Lastly, I also filed a complaint with the Barreau du Quebec against you and Elliott. I am sure Elliot can help you out in this regard given his experience in this area….
I also sued Elliot and Dawna last week for malicious prosecution and defamation. I cannot wait for the examinations on discovery.
[The Court’s underlining]
In February 2009, the Biers initiated their own set of proceedings — a Motion for provisional, interlocutory and permanent injunction. They later added a claim in damages.
Three months later, on April 27, 2009, Earl filed a complaint against Elliot and Dawna for public mischief under article 140 (1) a) of the Criminal Code. On July 9, 2009, Earl’s criminal complaint was refused, given that the Crown “could not be morally convinced that an infraction had been committed.” The Crown was also not reasonably convinced of its ability to convince a Court of the liability of the accused individuals.
In the meantime, Takefman lodged complaints against Elliot Bier and Adessky to the Syndic or investigating officer of Quebec’s legal society. Adessky was charged with the misappropriation of funds invested by Earl into GCE (Adessky is scheduled to appear before the Barreau du Québec’s disciplinary committee on August 31, 2012.)
No charges, however, were laid against Elliot Bier. The syndic concluded that Elliot Bier had not been acting in his capacity as a lawyer when he convinced Earl to invest into GCE and that there was insufficient evidence of Elliot’s conspiracy with Adessky in the transaction. He also concluded that Elliot Bier had not filed a false or unreasonable complaint to the police nor abused the Court system to his own benefit.
Justice Marcotte had to decide who was at fault in this sordid case. Did the Biers falsely and maliciously file a complaint to the police against Takefman, and if so, what damages should he be entitled to claim? Or are the Biers entitled to damages as a result of Takefman’s conduct and if so, what is the nature of the damages to which they are entitled?
While Takefman blames the Biers for having abused the legal system by filing false and abusive complaints to the police, Justice Marcotte held that he had only himself to blame.
“By sending repetitive and harassing emails, Earl (Takefman) provoked the Biers into going to the police and filing complaints against him,” Justice Marcotte wrote in her 50-page ruling. “When they did, he wrote emails to inform friends and acquaintances of the circumstances of his arrest and publicly attacked the Biers, knowing that these emails would become viral. He reminded these friends and acquaintances a year later and pursued his disparaging campaign.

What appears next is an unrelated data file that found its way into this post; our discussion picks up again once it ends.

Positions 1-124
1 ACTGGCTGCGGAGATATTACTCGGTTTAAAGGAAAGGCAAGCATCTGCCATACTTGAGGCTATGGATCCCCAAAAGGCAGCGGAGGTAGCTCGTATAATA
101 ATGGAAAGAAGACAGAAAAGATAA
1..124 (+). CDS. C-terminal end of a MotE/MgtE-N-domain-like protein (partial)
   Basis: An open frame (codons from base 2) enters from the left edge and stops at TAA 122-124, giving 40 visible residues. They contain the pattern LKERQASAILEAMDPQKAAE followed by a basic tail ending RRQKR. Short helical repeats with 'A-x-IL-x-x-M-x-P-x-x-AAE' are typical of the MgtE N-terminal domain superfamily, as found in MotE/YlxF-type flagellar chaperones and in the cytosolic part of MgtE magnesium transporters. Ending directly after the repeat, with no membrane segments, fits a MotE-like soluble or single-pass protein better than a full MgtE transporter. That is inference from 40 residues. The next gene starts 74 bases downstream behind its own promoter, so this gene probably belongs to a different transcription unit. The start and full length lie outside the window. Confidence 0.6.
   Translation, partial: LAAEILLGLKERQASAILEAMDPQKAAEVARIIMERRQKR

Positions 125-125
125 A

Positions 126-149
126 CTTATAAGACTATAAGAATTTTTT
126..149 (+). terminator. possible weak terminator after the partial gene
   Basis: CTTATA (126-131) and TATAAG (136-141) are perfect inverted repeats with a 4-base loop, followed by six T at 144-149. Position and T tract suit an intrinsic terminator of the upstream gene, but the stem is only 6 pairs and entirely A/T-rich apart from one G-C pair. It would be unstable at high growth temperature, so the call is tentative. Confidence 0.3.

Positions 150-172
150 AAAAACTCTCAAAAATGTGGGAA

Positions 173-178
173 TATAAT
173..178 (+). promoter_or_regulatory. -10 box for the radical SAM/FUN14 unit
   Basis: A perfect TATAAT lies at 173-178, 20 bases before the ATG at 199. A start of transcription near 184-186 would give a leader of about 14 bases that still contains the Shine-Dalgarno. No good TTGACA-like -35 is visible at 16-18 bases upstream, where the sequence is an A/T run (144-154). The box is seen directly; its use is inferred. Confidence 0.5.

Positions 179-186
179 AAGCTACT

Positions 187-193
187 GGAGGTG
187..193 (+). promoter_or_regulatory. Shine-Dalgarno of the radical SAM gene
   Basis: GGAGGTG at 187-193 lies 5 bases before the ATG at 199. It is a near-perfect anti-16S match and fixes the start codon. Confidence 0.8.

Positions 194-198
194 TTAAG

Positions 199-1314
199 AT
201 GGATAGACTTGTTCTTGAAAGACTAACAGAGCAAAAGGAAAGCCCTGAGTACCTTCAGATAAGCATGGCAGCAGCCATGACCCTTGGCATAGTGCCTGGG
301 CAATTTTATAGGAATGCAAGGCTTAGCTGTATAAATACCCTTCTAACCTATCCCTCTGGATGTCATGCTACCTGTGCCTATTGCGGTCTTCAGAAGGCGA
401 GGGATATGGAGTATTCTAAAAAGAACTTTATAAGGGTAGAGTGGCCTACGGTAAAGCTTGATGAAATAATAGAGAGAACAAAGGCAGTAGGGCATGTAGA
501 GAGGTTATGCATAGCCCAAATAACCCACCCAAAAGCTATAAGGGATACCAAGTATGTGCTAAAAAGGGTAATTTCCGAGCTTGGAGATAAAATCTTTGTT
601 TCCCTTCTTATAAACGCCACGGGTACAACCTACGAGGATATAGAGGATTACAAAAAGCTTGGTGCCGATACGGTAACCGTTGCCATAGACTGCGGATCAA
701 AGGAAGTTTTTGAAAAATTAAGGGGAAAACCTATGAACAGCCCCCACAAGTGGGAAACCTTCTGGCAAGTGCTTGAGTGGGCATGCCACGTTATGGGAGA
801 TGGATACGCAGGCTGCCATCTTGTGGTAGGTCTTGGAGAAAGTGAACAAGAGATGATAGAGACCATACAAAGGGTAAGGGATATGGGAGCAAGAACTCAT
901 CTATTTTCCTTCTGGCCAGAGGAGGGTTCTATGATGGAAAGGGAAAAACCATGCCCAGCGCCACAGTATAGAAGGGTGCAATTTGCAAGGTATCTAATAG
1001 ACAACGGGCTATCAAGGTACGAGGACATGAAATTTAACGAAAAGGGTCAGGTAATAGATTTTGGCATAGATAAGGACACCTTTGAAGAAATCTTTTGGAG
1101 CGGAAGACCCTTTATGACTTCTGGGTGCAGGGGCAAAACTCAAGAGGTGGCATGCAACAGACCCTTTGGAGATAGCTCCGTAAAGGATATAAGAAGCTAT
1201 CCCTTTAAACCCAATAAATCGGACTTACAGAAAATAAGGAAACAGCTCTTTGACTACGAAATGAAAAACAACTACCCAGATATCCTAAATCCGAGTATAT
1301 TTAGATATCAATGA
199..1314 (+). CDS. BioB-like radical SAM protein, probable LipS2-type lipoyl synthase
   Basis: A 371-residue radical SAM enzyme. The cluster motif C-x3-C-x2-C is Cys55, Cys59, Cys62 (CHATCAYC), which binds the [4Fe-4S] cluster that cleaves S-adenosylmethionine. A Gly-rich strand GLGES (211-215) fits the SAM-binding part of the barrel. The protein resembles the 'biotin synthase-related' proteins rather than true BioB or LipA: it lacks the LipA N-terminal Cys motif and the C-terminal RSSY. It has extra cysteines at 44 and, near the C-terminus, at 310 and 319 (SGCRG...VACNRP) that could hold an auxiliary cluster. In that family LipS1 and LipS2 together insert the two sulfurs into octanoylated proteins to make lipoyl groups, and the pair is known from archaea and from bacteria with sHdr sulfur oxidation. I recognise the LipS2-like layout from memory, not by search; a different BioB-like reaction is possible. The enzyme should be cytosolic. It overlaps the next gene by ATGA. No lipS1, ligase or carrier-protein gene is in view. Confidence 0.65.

“In light of Earl’s behaviour, it comes as no surprise for the Court that, in the process and through his vicious attacks, he may have lost some friends and may also have damaged his reputation. He is the author of his own misfortune and cannot blame the Biers for these consequences. He should have been wary of the old Chinese proverb: “Those who seek revenge must remember to dig two graves”..
Takefman’s arguments that his “vicious, slanderous, cruel and vengeful comments” should qualify as gossip, and therefore something that the court should not interfere with, did not hold water. “This is no gossip,” said Justice Marcotte in no uncertain terms. “Earl (Takefman’s) comments are uncivil and vicious, even in the most liberal context of freedom of expression. They are a clear illustration of an abuse of right and the exercise in bad faith of a guaranteed freedom.”
After weighing Takefman’s right to freedom of expression and his declared intention to offend the Biers as well as the Biers’ right to privacy, Justice Marcotte concluded that the “exceptional circumstances” of the case justify the issuance of a permanent order that will enjoin Earl not to communicate directly or indirectly in writing with the Biers or to third parties regarding the Biers’ private life, their assets and property or their financial situation.
“This is one of these rare cases, where such an extensive prohibition is warranted and can be reasonably justified,” said Justice Marcotte.
Though Takefman did not deny that some of his emails may have been defamatory, he contended that his actions had no impact on the Biers’ reputation, “which was already poor.” He also claimed that much of the damages claimed by the Biers were the result of their own doing, having been caused by their financial difficulties, Elliot Bier’s fights with his former partners and employers, or his suspension from the Barreau du Québec and his subsequent bankruptcy.
“The Court finds that none of these elements serve to negate the damages that the Biers may have suffered,” said Justice Marcotte. She held that Takefman’s disparagement of the Biers did have an impact. Their physical and mental well-being suffered as did their reputation and dignity.